Translation:There is a village by the river.
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Shouldn't the english for soba be "by" not "on"? For me soba is more like "by my side"
It can depend on context. In English, when something — usually large and not-so-mobile — is located right next to the water, we often say it is "on" it. It's very common to hear of a city on the river for example, and of course, it isn't actually on top of it.
川のそば is "river's side" (though not quite "riverside") so it is suggesting a very close proximity. "On" would be perfectly natural to say here.
I would still say the village is by the river. Different dialects of English say it differently. Pretty sure "on" is standard in more British variants, while "by" is more American English
Well, I'm from the U.S and I've probably heard "on" used more for things like cities or attractions, but the way things are said can vary greatly throughout the nation.
For what it's worth, Google's n-gram viewer generally shows "city/town/village on the river" as being more common in either English to varying degrees. Playing around with the type of water and establishment shows some interesting trends, but "on" seems to generally be dominant, though the margin is not currently huge.
そば or 側 // Usually written using kana alone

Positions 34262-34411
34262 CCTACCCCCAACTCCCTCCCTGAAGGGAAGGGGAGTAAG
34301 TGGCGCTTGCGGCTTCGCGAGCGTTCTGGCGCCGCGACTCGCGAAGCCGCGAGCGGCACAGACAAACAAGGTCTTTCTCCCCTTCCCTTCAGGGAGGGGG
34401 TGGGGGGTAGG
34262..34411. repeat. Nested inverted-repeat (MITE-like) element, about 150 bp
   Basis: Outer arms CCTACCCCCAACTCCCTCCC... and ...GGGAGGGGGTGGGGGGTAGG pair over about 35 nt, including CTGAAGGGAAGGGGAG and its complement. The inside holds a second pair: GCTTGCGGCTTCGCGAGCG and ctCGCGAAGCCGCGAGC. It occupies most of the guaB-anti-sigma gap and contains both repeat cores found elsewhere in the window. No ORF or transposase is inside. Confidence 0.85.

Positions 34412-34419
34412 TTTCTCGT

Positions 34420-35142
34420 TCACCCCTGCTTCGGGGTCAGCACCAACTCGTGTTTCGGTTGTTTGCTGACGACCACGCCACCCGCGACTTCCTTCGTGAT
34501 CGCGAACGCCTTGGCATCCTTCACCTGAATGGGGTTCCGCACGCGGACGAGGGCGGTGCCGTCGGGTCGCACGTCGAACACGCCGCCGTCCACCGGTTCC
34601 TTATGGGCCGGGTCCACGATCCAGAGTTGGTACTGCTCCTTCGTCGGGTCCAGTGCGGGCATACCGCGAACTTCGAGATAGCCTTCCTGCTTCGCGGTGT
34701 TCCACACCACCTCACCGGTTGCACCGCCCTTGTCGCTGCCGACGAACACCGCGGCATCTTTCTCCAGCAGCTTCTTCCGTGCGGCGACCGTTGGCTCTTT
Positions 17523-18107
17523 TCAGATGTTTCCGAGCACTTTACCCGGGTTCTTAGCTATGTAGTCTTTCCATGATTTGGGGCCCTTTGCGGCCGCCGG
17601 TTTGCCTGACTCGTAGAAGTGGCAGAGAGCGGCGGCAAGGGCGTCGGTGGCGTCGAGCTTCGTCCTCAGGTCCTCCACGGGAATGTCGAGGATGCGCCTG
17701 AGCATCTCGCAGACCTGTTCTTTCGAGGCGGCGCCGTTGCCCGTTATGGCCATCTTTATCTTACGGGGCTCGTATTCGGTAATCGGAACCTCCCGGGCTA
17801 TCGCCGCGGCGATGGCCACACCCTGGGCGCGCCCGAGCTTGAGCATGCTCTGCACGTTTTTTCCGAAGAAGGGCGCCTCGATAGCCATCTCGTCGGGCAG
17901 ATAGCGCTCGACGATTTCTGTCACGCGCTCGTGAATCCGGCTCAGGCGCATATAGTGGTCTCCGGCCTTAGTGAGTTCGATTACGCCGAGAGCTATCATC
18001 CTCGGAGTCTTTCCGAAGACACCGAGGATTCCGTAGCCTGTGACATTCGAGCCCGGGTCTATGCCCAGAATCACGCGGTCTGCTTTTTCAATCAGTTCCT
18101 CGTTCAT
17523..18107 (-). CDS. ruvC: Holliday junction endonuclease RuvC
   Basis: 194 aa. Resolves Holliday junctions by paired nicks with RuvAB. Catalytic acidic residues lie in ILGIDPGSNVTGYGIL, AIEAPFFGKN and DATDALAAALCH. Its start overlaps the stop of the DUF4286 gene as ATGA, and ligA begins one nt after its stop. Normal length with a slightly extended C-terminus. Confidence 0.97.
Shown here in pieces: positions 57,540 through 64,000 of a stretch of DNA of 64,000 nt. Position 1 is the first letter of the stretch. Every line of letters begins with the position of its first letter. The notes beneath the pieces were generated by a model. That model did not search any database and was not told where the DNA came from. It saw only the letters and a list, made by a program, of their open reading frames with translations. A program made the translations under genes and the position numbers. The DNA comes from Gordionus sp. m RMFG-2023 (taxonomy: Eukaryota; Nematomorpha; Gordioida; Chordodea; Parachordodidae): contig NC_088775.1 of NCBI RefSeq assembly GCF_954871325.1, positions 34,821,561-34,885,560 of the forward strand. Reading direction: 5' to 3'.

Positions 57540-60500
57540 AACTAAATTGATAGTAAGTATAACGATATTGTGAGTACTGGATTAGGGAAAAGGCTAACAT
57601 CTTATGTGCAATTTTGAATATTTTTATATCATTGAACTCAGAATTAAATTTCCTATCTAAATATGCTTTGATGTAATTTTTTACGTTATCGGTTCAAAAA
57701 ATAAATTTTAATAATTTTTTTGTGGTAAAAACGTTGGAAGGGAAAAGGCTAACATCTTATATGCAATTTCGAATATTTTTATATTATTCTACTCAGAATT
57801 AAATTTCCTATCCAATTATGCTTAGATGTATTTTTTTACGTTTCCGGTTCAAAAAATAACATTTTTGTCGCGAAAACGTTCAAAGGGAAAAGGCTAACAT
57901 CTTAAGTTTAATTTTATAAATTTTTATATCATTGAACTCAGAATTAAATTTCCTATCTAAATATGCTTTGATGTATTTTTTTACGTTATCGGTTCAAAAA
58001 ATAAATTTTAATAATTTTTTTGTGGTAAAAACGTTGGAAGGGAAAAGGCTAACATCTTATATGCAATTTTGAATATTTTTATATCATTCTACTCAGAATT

ある or 有る or 在る // Usually written using kana alone
I did "there is a river by the village" and it told me it was "there is a village by the river." What did i do to deserve this?
Doulingo have to fix that 側 (そば ) = 1. near; close; beside; vicinity; proximity; besides; while
近く is generally near, そば is a tight area near (but still some leeway), すぐそば would be directly next to
Could the sentence also translate to: There is a river near the village.
i too wrote the same sentence - there is a river ..... but if you look at japanese sentence, it says 川のそば which mean near river , so sentence should be there is a village near the river
i also like the explanation of one of the other commenters, that "mura" is the object of "arimasu".
There is a village on the river. How does that work? But I guess if dogs can sell flowers, anything is possible...